'The One and Only Ivan' among new novels for kids
Kids' Books: New titles include "The Mighty Miss Malone," "Wonder" and "The One and Only Ivan," a story loosely based on Tacoma's Ivan the Gorilla. The silverback now lives at the Atlanta Zoo.
Scripps Howard News Service
Check out these great new novels for kids ages 8-12:
• Katherine Applegate is the author of a couple of children's series, "Roscoe Riley Rules" and the best-selling "Animorphs."
But Applegate's newest book is something completely different. Titled "The One and Only Ivan" (HarperCollins, $16.99), her novel features a gorilla as the main protagonist. It's an unusual literary device, and it's also a gutsy move, since some readers absolutely refuse to read books with talking animals.
Yet, Applegate is such a skillful writer that even readers who avoid animal fantasies should give this book a chance. For while the book is written from the first-person view of Ivan, the gorilla, Applegate's story has much to say about the human condition, especially the relationship between humans and animals. This book deals with some tough issues, but it's ultimately not a heavy read because of Ivan's huge heart.
Written in short bursts of chapters, some of them much less than a page long, Applegate's story tells of Ivan's life as the main attraction at the Exit 8 Big Top Mall and Video Arcade. Over the years, Ivan has become pretty much resigned to this bored captivity, and contends that — unlike Stella, his elephant friend in the next cage — he doesn't even remember his life in freedom as a young gorilla.
Ivan has another special friend, a human named Julia, who comes each night with her father, the janitor for the Big Top Mall. Julia loves to draw, and Ivan has discovered that he, too, enjoys creating art from paper and crayons.
Then Ruby, a young elephant, is added to the Big Top Mall's attractions. She thrills Stella and the other animals with her enthusiastic company, yet her presence also forces them to confront the miserable reality of their existence, and spurs Ivan to find a way out for all of them.
Weeks after finishing Applegate's beautifully told story, readers will likely find themselves still thinking of Ivan.
• August Pullman, better known as Auggie, considers himself a pretty normal kid, even though he knows all too well that others literally don't see him that way. Born with a deformed face that makes "his features look like they've been melted, like the drippings on a candle," the 10-year-old is used to people averting their eyes when they see him.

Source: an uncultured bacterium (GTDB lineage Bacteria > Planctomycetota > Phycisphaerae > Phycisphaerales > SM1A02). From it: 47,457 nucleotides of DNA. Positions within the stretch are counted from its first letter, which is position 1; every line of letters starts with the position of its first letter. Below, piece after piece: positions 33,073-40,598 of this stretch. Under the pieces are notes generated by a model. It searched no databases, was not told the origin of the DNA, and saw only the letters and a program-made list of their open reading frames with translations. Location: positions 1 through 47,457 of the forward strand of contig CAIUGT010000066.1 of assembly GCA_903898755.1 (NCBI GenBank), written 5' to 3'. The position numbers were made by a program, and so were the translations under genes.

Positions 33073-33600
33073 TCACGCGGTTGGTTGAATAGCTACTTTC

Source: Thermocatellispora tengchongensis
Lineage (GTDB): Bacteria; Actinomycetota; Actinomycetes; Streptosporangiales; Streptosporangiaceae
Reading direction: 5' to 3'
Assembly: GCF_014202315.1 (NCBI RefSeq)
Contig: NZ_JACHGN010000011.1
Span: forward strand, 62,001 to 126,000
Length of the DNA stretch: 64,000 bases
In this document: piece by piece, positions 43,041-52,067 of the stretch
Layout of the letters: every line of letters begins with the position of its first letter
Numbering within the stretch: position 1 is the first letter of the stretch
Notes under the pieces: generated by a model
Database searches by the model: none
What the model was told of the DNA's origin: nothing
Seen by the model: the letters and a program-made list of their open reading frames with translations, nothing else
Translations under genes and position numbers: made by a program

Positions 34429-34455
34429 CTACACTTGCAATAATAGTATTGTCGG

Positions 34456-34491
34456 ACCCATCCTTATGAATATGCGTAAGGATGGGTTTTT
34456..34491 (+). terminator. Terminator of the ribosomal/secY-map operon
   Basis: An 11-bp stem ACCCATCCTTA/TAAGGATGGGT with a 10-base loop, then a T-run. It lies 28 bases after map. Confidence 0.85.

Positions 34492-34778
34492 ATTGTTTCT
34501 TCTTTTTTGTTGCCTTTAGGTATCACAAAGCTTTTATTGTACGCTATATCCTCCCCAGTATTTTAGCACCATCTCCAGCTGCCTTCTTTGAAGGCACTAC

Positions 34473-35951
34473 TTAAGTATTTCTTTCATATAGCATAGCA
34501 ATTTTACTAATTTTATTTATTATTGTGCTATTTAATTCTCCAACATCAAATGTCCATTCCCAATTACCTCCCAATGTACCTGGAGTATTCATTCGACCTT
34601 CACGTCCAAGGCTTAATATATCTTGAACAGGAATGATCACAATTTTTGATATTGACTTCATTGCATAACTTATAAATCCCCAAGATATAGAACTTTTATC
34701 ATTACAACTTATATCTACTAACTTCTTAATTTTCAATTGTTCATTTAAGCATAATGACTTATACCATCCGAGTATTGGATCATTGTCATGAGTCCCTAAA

So, when his parents decide that it's time for Auggie to move from home schooling to the fifth grade at a private school, Auggie has more than the usual share of "new kid" jitters. And as author R.J. Palacio details in "Wonder" (Knopf, $15.99), Auggie is right to worry. While he excels in classes, Auggie finds that most of his classmates openly shun him. Yet there are some notable exceptions, beginning with a girl named Summer, who's self-confident enough to face down peer pressure and befriend Auggie on his first day of school.
The tale of how Auggie fares in school would make a fascinating read all by itself. But Palacio does something to make it extraordinary: she moves back and forth from Auggie's first-person narrative to the first-person narratives of other characters, including Via, Auggie's older sister (and only sibling); Jack, a classmate who eventually becomes one of Auggie's best friends; Via's boyfriend; and others. The result is a beautifully written collage of viewpoints that both expands and deepens Auggie's story, showing the impact of one extraordinary person's life.
• Readers first met 12-year-old Deza Malone in a brief scene in "Bud, Not Buddy" by Christopher Paul Curtis. "Bud "won the 2000 Newbery Medal, given annually to the best-written children's book.
Now Deza is back and the star of Curtis' newest book, "The Mighty Miss Malone" (Random House, $15.99). In "Bud," Deza and her mother were living in a Depression-era camp for homeless people in Flint, Mich., but "The Mighty Miss Malone"opens before then, at a time when Deza, her brother Jimmie and their parents were still living together in Gary, Ind.
The Malone family may be desperately poor but is rich in its closeness. The family is torn apart when Deza's dad has a terrible accident and leaves home, ostensibly to look for work. The situation becomes increasingly dire until Deza and her mother and brother are forced out of their home. They leave Gary in search of work, which is how they end up in the Flint camp.
Things go from bad to worse for Deza when Jimmie, a promising singer, leaves to try to make a living in nightclubs. It seems like the Malone family will never be reunited, but Deza and her mother refuse to give up hope, the only slender ray of light in their lives.
Curtis is, as usual, a master of characterization, and readers will love getting to know Deza, Jimmie and others. While the book has some moments of humor, it lacks Curtis' customary comedic touch, but the somber — at times, grim — tone fits the story he's telling. In an afterword, Curtis calls it a "tragedy" that the situation for U.S. poor children isn't so different today.
Meanwhile, Curtis fans will have fun comparing Bud's version of meeting Deza (in Chapter 8 of "Bud") with Deza's account of meeting Bud (in Chapter 22 in "Malone"). Who's telling the truth? That's for young readers to decide.
Karen MacPherson, the children's/teen librarian at the Takoma Park, Md., Library, can be reached at Kam.Macpherson@gmail.com.